My objections to this notion of faith are as follow: -- First, Nothing can be an object of faith, except what God has revealed in his word; but the interest that any individual has in Christ and the blessings of the gospel, more than another, is not revealed. God has no where declared, concerning any one of us, as individuals, that we shall be saved; all that he has revealed on this subject respects us as characters. He has abundantly promised that all who believe in him, love him, and obey him shall be saved; and a persuasion that if we sustain these characters we shall be saved, is doubtless an exercise of faith: but whether we do or not, is an object not of faith, but of consciousness. "Hereby we do know that we know him, if we keep his commandments. Whoso keepeth his word, in him verily is the love of God perfected: hereby know we that we are in him" -- "My little children, let us not love in word and in tongue, but in deed and in truth hereby we know that we are of the truth, and shall assure our hearts before him."* If any one imagine that God has revealed to him his interest in his love, and this in a special, immediate, and extraordinary manner, and not by exciting in him the holy exercises of grace, and thereby begetting a consciousness of his being a subject of grace, let him beware lest he deceive his soul. The Jews were not wanting in what some would call the faith of assurance: "We have one Father," said they, "even God:" but Jesus answered, "If God were your Father, ye would love me."
Secondly, The Scriptures always represent faith as terminating on something without us; namely, on Christ, and the truths concerning him: but if it consist in a persuasion of our being in a state of salvation, it must terminate principally on something within us; namely, the work of grace in our hearts; for to believe myself interested in Christ is the same thing as to believe myself a subject of special grace. And hence, as was said, it is common for many who entertain this notion of faith to consider its opposite, unbelief, as a doubting whether we have been really converted. But as it is the truth and excellence of the things to be interested in, and not his interest in them, that the sinner is apt to disbelieve; so it is these, and not that, on which the faith of the believer primarily terminates. Perhaps what relates to personal interest may, in general, more properly be called hope than faith; and its opposite fear, than unbelief.
Thirdly, To believe ourselves in a state of salvation (however desirable, when grounded on evidence) is far inferior in its object to saving faith. The grand object on which faith fixes is the glory of Christ, and not the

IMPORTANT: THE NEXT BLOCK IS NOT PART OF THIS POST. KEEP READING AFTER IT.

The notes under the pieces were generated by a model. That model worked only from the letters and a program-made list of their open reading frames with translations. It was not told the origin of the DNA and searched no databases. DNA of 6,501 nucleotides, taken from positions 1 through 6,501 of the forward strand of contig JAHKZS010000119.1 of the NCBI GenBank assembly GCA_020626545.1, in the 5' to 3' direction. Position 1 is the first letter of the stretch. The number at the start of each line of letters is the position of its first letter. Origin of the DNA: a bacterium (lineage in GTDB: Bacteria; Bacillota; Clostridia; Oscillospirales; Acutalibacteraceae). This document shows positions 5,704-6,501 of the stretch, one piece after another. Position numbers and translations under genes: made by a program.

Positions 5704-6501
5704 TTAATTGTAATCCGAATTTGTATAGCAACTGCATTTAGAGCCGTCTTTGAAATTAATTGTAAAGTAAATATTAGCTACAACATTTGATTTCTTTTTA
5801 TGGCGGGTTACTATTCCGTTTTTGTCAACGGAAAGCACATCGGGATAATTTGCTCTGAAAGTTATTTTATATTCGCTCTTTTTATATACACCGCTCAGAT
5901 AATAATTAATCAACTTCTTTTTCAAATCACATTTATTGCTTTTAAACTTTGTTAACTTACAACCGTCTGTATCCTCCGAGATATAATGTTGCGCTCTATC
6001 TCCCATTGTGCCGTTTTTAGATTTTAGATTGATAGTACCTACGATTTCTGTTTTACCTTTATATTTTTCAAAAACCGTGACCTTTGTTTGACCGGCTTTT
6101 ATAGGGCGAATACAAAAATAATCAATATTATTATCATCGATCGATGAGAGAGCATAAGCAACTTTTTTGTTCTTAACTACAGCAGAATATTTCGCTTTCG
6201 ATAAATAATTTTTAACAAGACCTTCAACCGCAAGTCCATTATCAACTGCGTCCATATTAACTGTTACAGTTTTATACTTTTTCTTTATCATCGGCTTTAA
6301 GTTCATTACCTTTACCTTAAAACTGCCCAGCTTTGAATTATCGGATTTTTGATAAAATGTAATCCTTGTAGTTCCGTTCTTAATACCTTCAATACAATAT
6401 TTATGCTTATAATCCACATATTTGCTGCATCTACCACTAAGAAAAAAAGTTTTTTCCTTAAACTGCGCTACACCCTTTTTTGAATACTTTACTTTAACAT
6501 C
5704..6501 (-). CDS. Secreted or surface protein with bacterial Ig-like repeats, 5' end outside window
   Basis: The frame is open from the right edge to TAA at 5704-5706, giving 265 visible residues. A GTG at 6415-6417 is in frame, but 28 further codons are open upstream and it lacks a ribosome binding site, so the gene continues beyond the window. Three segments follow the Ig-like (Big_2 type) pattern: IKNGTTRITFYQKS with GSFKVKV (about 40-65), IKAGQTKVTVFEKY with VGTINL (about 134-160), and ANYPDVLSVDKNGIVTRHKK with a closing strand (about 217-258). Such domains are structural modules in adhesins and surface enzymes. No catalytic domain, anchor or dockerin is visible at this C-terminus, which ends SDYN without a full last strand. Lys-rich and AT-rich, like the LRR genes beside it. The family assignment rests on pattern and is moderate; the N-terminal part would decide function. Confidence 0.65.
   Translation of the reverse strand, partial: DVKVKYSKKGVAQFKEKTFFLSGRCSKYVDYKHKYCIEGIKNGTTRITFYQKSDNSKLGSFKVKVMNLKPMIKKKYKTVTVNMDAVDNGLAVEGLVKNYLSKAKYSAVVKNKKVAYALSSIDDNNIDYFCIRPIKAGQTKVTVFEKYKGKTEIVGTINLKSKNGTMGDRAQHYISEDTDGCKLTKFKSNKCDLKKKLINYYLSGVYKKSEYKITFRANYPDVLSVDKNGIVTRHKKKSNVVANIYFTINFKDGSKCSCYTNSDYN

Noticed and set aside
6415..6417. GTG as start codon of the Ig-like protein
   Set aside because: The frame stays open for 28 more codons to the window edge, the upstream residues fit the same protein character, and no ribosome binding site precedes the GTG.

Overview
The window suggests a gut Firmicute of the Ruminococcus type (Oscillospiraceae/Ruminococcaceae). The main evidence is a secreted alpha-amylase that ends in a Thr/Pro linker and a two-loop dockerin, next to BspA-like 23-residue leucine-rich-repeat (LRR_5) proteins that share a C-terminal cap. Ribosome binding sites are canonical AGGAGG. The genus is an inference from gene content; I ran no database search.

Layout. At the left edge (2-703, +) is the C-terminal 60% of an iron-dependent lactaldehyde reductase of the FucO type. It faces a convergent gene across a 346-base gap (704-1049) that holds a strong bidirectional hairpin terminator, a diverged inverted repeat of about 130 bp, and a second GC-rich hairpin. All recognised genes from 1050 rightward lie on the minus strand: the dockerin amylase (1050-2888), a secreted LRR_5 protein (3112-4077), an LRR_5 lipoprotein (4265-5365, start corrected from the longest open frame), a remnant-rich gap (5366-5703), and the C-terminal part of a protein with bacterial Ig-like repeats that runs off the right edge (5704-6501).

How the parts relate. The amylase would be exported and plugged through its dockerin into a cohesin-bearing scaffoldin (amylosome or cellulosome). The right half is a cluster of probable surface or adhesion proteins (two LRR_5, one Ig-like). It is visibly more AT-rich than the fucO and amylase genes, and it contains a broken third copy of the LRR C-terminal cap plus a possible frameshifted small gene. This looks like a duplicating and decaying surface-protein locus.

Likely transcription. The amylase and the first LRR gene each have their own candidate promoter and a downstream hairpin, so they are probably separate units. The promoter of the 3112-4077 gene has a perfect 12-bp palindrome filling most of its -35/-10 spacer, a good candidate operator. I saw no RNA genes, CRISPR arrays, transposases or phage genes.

* Downame's Guide to Godliness, p. 647
* 1 John ii. 3. 5; iii. 18, 19.
happy condition we are in, as interested in him. The latter doubtless affords great consolation; and the more we discover of his excellence, the more ardently shall we desire an interest in him, and be the more disconsolate while it continues a matter of doubt. But if we be concerned only for our own security, our faith is vain, and we are yet in our sins. As that repentance which fixes merely on the consequences of sin as subjecting us to misery is selfish and spurious, so that faith which fixes merely on the consequences of Christ's mediation as raising us to happiness is equally selfish and spurious. It is the peculiar property of true faith to endear Christ: "Unto you that believe he is precious." And where this is the case, if there be no impediments arising from constitutional dejection or other accidental causes, we shall not be in doubt about an interest in him. Consolation will accompany the faith of the gospel: "Being justified by faith, we have peace with God through our Lord Jesus Christ."
Fourthly, All those exercises of faith which our Lord so highly commends in the New Testament, as that of the centurion, the woman of Canaan, and others, are represented as terminating on his all-sufficiency to heal them, and not as consisting in a persuasion that they were interested in the Divine favour, and therefore should succeed. "Speak the word only," says the one, "and my servant shall be healed; for I am a man in authority, having soldiers under me: and I say to this man, Go, and he goeth; and to another, Come, and he cometh; and to my servant, Do this, and he doeth it." Such was the persuasion which the other entertained of his all-sufficiency to help her, that she judged it enough if she might but partake of the crumbs of his table -- the scatterings as it were of mercy. Similar to this is the following language: -- "If I may but touch the hem of his garment, I shall be made whole." -- "Believe ye that I am able to do this? They said unto him, Yea, Lord." -- "Lord, if thou wilt, thou canst make me clean." -- "If thou canst do any thing, have compassion on us, and help us: Jesus said, If thou canst believe, all things are possible to him that believeth." I allow that the case of these people, and that of a sinner applying for forgiveness, are not exactly the same. Christ had no where promised to heal all who came for healing; but he has graciously bound himself not to cast out any who come to him for mercy. On this account, there is a greater ground for faith in the willingness of Christ to save than there was in his willingness to heal; and there was less unbelief in the saying of the leper, "If thou wilt, thou canst make me clean," than there would be in similar language from one who, convinced of his own utter insufficiency, applied to him for salvation. But a persuasion of Christ being both able and willing to save all them that come unto God by him, and consequently to save us if we so apply, is very different from a persuasion that we are the children of God, and interested in the blessings of the gospel.